I was in the final year of my undergraduate degree in Electronics and Communication Engineering when I learnt out about the RISC-V Mentorship program from the RISC-V Careers page. Having a strong interest in Computer Architecture and Formal Verification, I was eager to contribute to open source hardware engineering projects to gain experience in this field.
Mr. Matt Venn of Symbiotic EDA provided an academic licensed Symbiotic EDA tool to me at no cost, after I requested for this on Symbiotic EDA’s website. This licensed tool allows me to formally verify designs written in SystemVerilog, such as the SweRV EL2 processor. After learning the basics of Formal Verification from Mr. Matt Venn’s excellent videos on Formal Verification using SymbiYosys, and setting up and running formal checks on small Verilog desigs using Symbiotic EDA, I was raring to perform formal verification on larger designs. I selected the SweRV EL2 processor because it was lacking an open-source formal verification testbench, and the core looked small enough to formally verify it using RISC-V Formal in about 3 months time, along with my undergrad work.
Application and Selection in the RISC-V Mentorship Program
I first created an issue on the GitHub repository of SweRV EL2 processor to let the project contributors know of my interest to work on this project under the RISC-V Mentorship Program. I also sent an email about my interest in working on this project to the RISC-V Mentorship team. I got a reply that Mr. Joe Rahmeh of Western Digital volunteered to mentor me for this project. I was very excited to learn that I would be working on processor formal verification over the next few months. I was given a few tasks like uploading my resume on the page of my mentorship on the LFX Mentorship portal, which I completed immediately.
- I referred to the Ibex processor’s source code to learn how to connect and drive the RVFI (RISC-V Formal Interface) ports to a pipelined processor. Searching for a particular signal in thousands of lines of code, is not very different from searching for a needle in a haystack.
- I decided to get help from my mentor for this work. He connected me to his colleague, Mr. Ajay Nath who told me where to search for the relevant signals in the source code and also offered to help me should I have other questions. With his help, and some pre-existing trace signals in the processor’s code base, I completed the process of driving all the RVFI ports.
- In the midst of this process, my mentor evaluated my performance and I was glad to know that I had passed the midterm evaluation.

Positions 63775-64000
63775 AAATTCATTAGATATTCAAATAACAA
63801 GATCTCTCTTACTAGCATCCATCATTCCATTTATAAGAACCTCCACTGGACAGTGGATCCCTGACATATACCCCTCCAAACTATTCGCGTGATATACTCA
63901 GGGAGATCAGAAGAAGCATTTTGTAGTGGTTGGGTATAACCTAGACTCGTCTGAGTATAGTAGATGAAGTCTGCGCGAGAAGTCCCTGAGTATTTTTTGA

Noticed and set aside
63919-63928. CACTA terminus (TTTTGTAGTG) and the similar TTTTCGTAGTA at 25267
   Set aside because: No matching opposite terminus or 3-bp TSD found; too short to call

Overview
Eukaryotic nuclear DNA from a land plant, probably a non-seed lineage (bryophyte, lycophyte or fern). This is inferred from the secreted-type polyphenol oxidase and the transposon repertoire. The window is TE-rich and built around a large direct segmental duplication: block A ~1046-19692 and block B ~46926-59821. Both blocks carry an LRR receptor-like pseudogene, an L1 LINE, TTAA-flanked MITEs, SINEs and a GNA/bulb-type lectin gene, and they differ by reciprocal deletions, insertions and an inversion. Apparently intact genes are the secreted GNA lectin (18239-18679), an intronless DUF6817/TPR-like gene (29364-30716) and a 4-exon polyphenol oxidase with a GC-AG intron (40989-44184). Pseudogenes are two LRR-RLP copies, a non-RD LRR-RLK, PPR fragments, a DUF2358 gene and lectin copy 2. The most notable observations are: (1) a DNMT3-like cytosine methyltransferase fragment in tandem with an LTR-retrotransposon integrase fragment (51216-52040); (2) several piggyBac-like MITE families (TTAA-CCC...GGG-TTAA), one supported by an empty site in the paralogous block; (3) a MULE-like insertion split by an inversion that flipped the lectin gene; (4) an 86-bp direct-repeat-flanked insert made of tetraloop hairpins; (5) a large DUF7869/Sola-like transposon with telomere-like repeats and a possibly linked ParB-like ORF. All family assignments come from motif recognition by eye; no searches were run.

- The next step was to create a wrapper file and connect the processor to the wrapper file. After that, I had to create a simple configuration file and run the tool.
- There were a few issues that I ran into when running the tool. Debugging and fixing these issues took a few days.
- Finally, all the issues were resolved and I successfully formally verified that for a bound of 20 cycles, the SweRV EL2 processor correctly implements the RV32I instruction set in the non-interrupt mode. The formal run completed in a few hours.
- I submitted documentation of my work to my mentor, and the final evaluation was complete.
- The project provided hands-on experience in RISC-V instruction set architecture and Formal verification using RISC-V Formal.
- I got a good understanding of the microarchitecture of the SweRV EL2 processor and learnt the best practices for writing processor RTL code by looking at the source code of this processor.
- The completion of this project would not have been possible without the guidance of my mentor and Mr. Ajay Nath. The RISC-V Mentorship program provides an excellent platform for students to get mentored by professionals in the industry to work on real life projects.
- This experience has been positive and has inspired me to participate in more RISC-V projects in the future.
Suggestions for Aspiring Mentees
- Do take up this project only if you are willing to allocate the required amount of hours for this work.
- Choose a project of your interest and skill set, or propose a project.
- Choose a project of the right complexity for your experience level.
- Get in touch with your future mentor early and understand what is required of you in the project.
- Be professional and respectful in your communication with the open source community and the RISC-V team.